§ Mr. Aglionby
expressed a hope and a confidence, that the present Ministers, to whom the country already owed so much, would pay an early attention to the subject brought before the notice of the House by the petition; and take away all the taxes which pressed so heavily upon the circulation of knowledge. He was anxious that it should be effected, and that as speedily as possible, because he was convinced that the increase of knowledge prevented the increase of crime. He was the more confirmed in this opinion by the charge, reported in a Carlisle paper, said to have been delivered by a learned Judge on the Northern Circuit, to the Grand Jury, He would, if the House would tolerate him for a moment, read an extract from that charge, which he held in his hand. The learned Judge, after adverting 3 to the very light calendar of crime which the town presented, added, "I should be extremely glad to ascertain to what cause this is owing. Your population is not far short of your southern neighbours; how is it, then, that crime is not so prevalent? I know that your police are active and indefatigable, and I know that your Magistrates are equally so, in the discharge of their duties. But I am more inclined to think, for my own part, that it is owing to the greater spread of knowledge among the poorer classes of the population."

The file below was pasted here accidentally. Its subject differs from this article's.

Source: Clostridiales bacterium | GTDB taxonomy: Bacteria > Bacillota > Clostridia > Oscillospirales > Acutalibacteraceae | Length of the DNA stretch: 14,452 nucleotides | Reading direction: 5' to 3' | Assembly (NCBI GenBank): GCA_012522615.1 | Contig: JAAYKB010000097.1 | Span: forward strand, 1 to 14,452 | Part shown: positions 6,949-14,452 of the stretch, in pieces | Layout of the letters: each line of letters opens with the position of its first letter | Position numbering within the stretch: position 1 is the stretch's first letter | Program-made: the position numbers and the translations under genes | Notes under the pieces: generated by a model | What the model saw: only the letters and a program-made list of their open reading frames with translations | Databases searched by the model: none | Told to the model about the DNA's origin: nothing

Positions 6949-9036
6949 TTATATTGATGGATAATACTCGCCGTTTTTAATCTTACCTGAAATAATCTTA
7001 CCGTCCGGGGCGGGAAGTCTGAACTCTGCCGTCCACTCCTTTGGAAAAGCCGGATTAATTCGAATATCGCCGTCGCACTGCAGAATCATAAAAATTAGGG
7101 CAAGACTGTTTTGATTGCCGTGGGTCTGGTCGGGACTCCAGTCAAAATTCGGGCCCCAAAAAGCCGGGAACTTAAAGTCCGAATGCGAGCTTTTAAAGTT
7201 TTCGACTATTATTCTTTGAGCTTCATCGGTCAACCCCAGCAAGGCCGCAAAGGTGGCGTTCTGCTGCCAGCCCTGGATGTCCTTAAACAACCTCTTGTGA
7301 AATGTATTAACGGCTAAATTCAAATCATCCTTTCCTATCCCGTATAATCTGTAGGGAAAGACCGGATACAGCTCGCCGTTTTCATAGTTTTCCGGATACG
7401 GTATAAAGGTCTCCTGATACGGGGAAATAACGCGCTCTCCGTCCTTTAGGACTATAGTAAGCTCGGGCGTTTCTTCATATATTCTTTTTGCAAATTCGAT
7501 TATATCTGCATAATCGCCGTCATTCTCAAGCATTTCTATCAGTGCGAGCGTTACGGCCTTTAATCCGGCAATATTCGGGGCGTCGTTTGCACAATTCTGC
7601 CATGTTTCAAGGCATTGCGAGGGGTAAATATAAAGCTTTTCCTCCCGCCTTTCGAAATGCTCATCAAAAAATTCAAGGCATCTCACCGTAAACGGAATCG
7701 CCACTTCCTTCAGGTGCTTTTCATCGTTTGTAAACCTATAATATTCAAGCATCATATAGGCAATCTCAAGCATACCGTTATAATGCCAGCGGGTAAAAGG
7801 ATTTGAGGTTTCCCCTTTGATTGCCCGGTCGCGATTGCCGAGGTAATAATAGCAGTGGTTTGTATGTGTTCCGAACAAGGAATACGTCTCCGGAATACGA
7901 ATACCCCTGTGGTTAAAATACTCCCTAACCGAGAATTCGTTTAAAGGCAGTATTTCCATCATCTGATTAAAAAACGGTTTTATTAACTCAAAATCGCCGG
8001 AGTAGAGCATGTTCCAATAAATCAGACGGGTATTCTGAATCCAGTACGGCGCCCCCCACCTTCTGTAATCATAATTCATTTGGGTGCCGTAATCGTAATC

§ Mr. Cobbett